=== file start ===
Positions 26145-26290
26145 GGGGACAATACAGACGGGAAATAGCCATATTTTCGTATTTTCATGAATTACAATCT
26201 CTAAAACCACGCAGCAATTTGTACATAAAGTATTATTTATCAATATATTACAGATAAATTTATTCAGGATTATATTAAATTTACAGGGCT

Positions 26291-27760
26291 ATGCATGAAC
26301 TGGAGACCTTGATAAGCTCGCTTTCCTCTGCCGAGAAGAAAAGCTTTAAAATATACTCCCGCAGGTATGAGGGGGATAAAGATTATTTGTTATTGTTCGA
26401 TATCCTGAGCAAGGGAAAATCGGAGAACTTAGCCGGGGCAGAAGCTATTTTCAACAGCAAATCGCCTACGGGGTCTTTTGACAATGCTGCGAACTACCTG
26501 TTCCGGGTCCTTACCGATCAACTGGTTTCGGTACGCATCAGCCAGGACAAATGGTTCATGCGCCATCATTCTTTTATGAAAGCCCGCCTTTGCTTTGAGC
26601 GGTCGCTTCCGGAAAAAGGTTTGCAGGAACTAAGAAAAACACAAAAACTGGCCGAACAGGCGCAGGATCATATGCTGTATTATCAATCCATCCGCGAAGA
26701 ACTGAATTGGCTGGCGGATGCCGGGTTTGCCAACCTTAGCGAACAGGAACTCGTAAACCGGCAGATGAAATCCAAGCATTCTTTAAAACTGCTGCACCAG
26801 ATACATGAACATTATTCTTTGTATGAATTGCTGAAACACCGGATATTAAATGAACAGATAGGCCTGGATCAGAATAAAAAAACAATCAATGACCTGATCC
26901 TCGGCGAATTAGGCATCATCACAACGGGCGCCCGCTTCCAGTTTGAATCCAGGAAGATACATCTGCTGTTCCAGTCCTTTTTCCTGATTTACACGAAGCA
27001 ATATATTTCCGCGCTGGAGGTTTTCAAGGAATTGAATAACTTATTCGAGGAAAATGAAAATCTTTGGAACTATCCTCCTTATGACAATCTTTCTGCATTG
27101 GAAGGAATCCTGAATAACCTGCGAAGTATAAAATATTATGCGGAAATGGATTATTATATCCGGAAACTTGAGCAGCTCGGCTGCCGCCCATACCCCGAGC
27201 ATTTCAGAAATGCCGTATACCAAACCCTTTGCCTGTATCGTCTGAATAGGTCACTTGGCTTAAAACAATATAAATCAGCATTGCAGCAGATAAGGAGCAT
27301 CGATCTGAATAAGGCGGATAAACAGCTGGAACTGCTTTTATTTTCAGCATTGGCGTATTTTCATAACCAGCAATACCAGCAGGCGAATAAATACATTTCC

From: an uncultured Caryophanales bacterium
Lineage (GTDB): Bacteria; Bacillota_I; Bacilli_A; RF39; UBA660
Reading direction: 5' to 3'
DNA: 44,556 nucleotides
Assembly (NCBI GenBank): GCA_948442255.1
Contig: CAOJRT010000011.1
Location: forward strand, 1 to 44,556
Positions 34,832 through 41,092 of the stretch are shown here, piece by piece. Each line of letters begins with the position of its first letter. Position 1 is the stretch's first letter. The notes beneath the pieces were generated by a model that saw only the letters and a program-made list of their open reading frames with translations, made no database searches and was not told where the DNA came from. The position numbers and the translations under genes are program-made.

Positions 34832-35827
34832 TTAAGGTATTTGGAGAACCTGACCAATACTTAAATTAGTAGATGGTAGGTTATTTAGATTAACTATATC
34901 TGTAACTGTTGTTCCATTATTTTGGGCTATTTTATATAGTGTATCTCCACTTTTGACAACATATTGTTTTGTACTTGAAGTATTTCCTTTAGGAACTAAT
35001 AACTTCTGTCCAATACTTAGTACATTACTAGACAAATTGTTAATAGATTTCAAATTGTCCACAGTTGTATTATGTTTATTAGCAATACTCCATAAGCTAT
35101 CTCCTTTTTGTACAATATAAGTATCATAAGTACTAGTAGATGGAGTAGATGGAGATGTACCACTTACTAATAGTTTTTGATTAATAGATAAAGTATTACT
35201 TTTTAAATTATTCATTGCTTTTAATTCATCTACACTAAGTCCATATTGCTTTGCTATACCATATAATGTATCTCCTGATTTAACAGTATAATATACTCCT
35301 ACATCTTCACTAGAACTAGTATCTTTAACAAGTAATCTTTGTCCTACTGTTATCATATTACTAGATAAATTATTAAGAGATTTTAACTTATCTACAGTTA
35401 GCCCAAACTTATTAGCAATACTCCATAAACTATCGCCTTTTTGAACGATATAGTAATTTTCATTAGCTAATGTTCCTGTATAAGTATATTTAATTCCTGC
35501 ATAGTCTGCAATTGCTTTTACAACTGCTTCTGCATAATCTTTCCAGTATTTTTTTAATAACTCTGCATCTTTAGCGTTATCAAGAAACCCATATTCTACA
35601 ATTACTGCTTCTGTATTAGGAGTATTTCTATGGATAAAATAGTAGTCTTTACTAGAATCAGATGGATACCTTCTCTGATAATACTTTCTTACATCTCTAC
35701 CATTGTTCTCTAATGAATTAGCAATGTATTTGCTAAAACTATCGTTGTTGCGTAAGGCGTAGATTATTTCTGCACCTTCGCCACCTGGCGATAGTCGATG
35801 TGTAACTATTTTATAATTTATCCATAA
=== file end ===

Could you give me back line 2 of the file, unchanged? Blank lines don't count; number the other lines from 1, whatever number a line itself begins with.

26145 GGGGACAATACAGACGGGAAATAGCCATATTTTCGTATTTTCATGAATTACAATCT